Article / Drylands / Pastoralism / Rangelands / Research / SLS

Beyond secure tenure: New paper explores other fundamentals of effective landscape-level governance in pastoral systems

Pastoralism
A study of landscape level community-based natural resource management (CBNRM) initiatives  in pastoralist rangelands has suggested that interventions aimed at individual communities or landscapes tend not to work very well in mobile pastoral systems. What options exist to address this and foster effective landscape-level governance of pastoral rangelands?

A recent study by scientists from the International Livestock Research Institute (ILRI) and partners has identified that the principles of adaptive co-management provides guidance for the design of effective landscape-level governance in dryland pastoral settings. The newly published article draws attention to the cross-scale and cross-level interactions in rangelands and how these affect governance of the landscapes.

In pastoral ecosystems where the producers face numerous and complex challenges, effective landscape is about much more than secure tenure.  Action involving negotiation, planning and communication is needed at various levels, including community, national and regional.

Communal pastures are very different from communal forests

Landscape approaches and CBNRM are perhaps most developed in forest settings.  But arid and semi-arid rangelands have very different characteristics.  Governance systems and models of community organization that work in forest settings often face challenges in rangeland areas relating to ‘relationships beyond the landscape, both vertically to higher levels of decision-making and horizontally in relation to communities normally residing in other landscapes’.

In strengthening communal land tenure, it is usually assumed that each community will self-manage, but given the unique features of pastoral landscapes, ‘effective governance of rangelands cannot simply be a larger replication of local level commons’ reads the paper.  In dry rangeland areas the fostering of effective governance needs more fluidity.  Even though institutions may exist for managing resources in a particular landscape, the communities beyond/outside this landscape may not feel bound by the same rules and or obliged to follow locally developed regulations such as seasonal grazing patterns.

The paper emphasizes that the relationship of the landscape to the broader social-ecological systems is critically important. The paper, based on a review of three cases where non-governmental organizations attempted to foster effective landscape governance, concludes that ‘effective landscape governance must consider the multiple levels of institutions that exist in the landscape and in relation to the connections across scales and levels beyond a particular landscape’.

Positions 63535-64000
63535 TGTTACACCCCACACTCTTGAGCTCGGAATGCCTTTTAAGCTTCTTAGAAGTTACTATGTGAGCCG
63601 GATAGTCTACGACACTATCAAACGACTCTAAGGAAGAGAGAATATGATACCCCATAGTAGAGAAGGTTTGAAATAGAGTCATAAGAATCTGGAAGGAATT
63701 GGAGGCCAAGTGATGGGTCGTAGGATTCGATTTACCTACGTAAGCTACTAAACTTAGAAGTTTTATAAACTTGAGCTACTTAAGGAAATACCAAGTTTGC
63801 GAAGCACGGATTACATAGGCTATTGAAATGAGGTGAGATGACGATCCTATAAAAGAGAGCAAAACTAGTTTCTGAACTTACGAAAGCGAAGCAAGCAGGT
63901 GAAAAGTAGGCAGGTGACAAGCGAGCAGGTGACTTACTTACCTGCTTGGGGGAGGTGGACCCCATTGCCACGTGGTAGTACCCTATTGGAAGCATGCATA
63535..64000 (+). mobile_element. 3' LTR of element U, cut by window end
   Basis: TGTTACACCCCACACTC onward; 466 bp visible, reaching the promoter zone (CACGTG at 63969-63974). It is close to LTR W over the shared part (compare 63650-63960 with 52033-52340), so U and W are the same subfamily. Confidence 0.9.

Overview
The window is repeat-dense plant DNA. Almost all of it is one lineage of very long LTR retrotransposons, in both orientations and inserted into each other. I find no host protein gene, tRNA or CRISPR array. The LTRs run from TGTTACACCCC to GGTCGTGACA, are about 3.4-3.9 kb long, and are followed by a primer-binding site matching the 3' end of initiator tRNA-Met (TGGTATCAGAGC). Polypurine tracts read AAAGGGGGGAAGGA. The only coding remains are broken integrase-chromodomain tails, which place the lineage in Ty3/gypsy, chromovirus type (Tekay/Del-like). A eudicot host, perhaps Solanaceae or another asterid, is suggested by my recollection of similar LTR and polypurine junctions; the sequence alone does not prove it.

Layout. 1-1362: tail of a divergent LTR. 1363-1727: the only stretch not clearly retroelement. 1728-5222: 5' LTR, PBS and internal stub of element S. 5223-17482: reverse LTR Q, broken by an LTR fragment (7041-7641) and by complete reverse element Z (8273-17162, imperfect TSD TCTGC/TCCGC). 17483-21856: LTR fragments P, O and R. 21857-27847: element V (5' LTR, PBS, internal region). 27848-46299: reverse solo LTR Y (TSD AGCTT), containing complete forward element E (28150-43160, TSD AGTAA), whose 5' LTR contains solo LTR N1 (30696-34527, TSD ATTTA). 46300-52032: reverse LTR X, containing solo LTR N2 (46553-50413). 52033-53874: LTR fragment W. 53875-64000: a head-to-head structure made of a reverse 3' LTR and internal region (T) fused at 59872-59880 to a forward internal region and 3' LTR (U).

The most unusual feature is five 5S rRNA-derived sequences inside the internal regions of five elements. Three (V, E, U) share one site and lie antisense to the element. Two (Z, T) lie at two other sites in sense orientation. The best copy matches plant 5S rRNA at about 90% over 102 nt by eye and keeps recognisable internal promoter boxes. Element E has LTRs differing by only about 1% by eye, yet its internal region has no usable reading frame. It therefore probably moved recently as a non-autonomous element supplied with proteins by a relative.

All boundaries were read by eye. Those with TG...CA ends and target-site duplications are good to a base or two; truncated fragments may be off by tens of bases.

Landscapes are not islands

The authors maintain that in rangeland governance, a variety of tools need to be applied at a variety of levels: A single tool will not fit within a broader socioecological system because communities and ecosystems do not exist in a vacuum.

The nature of the physical environment plays a pivotal role in the types of institutions and governance models that will work in different pastoralist systems. For example, rainfall and forage variability influences mobility and in turn dictates the livelihood strategies employed in different systems. As a result, in traditional pastoralist systems boundaries conceptualized between territories are often fuzzy and fluid, underpinned by an ethic which factors access over clearly defined ownership rights.

Lance Robinson, an ILRI rangelands governance scientist and the lead author in the article, emphasizes that successful governance of natural resources in rangelands largely depends on a mix of approaches that involve not only secure tenure but also deliberation and negotiation, land use planning, and recognition that rights to rangeland resources do not need to be allocated on an all-or-nothing basis. Robinson articulates that traditional approaches to governance tended to work because they were flexible and based more on negotiation and less on boundaries. As such, an adaptive co-management governance system that mimics certain aspects of traditional governance systems will provide the critical ingredient in governance design in dryland pastoralist settings.

Read the article in Environmental Management: ‘Transcending Landscapes: Working Across Scales and Levels in Pastoralist Rangeland Governance’ by Lance W. Robinson, Enoch Ontiri, Tsegaye Alemu and Stephen S. Moiko.

 

 

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